Invite students to predict how changing the ball’s starting velocity (in magnitude or direction) will affect its path. This is a good opportunity for one or more student volunteers to participate.
The surface of this “potential well" is shaped so as to model an inverse square gravitational force. When a ball enters the well enters the well, it is attracted to the center; if it has no initial velocity, it will fall directly to the center. But if it enters with some velocity tangential to the center, it will fall into an elliptical orbit that gradually decays to the center as the ball rolls around the well.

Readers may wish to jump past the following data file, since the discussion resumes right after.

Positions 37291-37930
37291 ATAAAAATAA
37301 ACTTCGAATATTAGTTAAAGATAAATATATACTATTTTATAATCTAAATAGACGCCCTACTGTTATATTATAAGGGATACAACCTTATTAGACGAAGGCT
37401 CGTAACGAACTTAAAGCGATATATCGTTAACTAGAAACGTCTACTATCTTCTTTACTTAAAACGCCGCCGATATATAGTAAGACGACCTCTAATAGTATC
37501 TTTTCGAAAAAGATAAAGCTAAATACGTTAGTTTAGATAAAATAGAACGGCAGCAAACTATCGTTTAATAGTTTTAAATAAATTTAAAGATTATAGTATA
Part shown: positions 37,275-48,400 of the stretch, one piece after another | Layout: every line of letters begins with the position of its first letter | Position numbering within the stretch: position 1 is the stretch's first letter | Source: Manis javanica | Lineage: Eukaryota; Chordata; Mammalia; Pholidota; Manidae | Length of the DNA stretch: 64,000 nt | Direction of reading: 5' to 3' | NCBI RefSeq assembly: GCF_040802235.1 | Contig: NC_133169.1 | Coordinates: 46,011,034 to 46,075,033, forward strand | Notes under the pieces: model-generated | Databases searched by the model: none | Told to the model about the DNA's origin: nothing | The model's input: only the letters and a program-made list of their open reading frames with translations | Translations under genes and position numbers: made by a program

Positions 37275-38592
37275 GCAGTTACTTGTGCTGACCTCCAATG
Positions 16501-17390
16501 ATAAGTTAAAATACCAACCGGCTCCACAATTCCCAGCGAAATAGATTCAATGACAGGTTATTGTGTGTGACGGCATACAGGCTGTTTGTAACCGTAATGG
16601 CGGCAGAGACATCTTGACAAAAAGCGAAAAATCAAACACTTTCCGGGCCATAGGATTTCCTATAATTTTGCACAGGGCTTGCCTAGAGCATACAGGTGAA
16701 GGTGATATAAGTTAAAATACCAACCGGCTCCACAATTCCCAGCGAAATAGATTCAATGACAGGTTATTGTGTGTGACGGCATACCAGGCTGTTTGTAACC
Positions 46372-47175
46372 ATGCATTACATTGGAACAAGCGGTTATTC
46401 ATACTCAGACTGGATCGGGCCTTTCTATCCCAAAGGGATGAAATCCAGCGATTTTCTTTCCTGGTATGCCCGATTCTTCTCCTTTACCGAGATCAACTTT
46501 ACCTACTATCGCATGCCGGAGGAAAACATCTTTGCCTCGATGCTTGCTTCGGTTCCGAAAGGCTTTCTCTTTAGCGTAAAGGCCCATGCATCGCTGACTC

When you roll the ball across the surface, you use some initial force to start it moving. Once it is rolling on its own, though, the only forces acting on it are the force of gravity, pulling downwards, and the normal force and frictional force of the surface holding it up. So the ball accelerates as it rolls down the surface, exchanging potential energy for kinetic energy, until it falls into the hole.